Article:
Car firms can now fit even the most modest motors with an astonishing array of safety equipment. It’s kit that’s designed to assist drivers and prevent crashes happening. But according to a study by What Car?, four times as many drivers prioritise connectivity, fancy audio units, navigation systems and alloy wheels over advanced systems that can help keep them, their passengers and other road users safe.
Many road safety experts believe this is because drivers don’t fully understand what the systems do, and how they can help. Here we investigate some of the most significant safety systems available on used and new cars.
Automatic braking systems
“Take the next left. Or is that right?” Sat navs aren’t always infallible
Sat navs are one of the wonders of modern motoring ‑ until they direct you to somewhere you don’t want to be. There are numerous stories of satellite navigation systems going bad. Drivers have been directed onto the middle of ski slopes, articulated lorries pointed down totally unsuitable country lanes and coach parties sent on 750-mile detours.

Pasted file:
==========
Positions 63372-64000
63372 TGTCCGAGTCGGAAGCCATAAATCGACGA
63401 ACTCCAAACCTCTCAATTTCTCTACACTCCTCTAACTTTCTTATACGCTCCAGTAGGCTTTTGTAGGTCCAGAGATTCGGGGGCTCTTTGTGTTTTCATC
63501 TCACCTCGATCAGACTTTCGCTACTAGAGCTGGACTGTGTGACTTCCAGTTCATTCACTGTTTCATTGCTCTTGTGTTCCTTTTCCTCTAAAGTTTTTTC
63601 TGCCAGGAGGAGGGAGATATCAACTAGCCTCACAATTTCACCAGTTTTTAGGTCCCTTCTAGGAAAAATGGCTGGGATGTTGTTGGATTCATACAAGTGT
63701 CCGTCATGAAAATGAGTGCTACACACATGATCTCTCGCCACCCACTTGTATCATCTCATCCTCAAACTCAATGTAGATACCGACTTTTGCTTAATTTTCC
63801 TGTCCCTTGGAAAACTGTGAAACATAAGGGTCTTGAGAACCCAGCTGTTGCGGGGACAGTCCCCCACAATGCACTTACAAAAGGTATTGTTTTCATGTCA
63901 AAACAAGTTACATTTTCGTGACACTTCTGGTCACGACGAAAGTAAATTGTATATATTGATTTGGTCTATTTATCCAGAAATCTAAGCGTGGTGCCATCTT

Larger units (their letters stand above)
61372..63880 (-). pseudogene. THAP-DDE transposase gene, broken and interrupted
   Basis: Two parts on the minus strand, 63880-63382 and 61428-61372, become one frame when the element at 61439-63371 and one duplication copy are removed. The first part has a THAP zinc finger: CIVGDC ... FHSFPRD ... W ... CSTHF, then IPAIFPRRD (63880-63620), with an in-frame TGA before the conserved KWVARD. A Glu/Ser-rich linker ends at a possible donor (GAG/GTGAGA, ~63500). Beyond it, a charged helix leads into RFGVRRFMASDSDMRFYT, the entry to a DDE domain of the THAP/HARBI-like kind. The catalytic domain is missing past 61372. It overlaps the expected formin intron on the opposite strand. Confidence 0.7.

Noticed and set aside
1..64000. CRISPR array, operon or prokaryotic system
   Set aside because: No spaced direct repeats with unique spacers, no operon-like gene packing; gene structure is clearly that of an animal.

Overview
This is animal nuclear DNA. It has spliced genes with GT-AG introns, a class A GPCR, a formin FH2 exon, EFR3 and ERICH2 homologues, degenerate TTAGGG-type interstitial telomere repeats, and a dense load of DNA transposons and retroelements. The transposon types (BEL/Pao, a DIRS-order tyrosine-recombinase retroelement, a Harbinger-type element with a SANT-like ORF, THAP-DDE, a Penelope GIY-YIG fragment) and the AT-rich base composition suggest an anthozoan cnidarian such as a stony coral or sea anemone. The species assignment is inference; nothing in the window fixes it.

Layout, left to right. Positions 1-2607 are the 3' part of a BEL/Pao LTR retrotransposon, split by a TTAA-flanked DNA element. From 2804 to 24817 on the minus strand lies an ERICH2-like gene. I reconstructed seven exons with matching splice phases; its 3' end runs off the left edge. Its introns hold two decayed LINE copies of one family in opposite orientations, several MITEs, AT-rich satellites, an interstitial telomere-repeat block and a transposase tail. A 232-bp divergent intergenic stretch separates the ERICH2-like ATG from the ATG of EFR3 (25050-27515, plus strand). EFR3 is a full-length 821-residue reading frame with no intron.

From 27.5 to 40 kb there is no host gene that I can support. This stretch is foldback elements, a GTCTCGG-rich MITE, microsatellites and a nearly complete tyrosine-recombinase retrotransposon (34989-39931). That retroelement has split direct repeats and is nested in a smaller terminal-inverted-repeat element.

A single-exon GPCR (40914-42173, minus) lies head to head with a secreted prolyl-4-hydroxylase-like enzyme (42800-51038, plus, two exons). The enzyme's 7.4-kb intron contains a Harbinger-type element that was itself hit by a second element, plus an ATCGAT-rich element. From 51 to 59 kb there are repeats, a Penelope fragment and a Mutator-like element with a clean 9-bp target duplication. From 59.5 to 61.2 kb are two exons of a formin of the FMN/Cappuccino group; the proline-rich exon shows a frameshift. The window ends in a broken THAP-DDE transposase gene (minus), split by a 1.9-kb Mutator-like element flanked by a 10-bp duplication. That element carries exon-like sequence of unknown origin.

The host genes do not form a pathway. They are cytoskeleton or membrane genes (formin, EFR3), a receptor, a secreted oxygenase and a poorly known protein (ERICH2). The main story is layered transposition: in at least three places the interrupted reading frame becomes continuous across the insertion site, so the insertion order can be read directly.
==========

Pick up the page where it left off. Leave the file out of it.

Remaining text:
Although most of us have been led up the metaphorical garden path by a sat nav at one stage, they will become an even more vital part of modern life. From December 2017, drivers will have to follow follow a navigation system for at least part of their driving test.
Research by uSwitch suggests that around four in five of us rely on navigation systems over maps. And more than half (56 per cent) use the navigation unit as a handy reminder of the speed limit.
However, systems aren’t 100 per cent reliable. Research carried out by uSwitch found that around one in five drivers (17 per cent) had been given the wrong speed limit by their navigation system. So why are we being misled by our sat navs? And what can we do about it?
Why don’t sat navs tell the truth?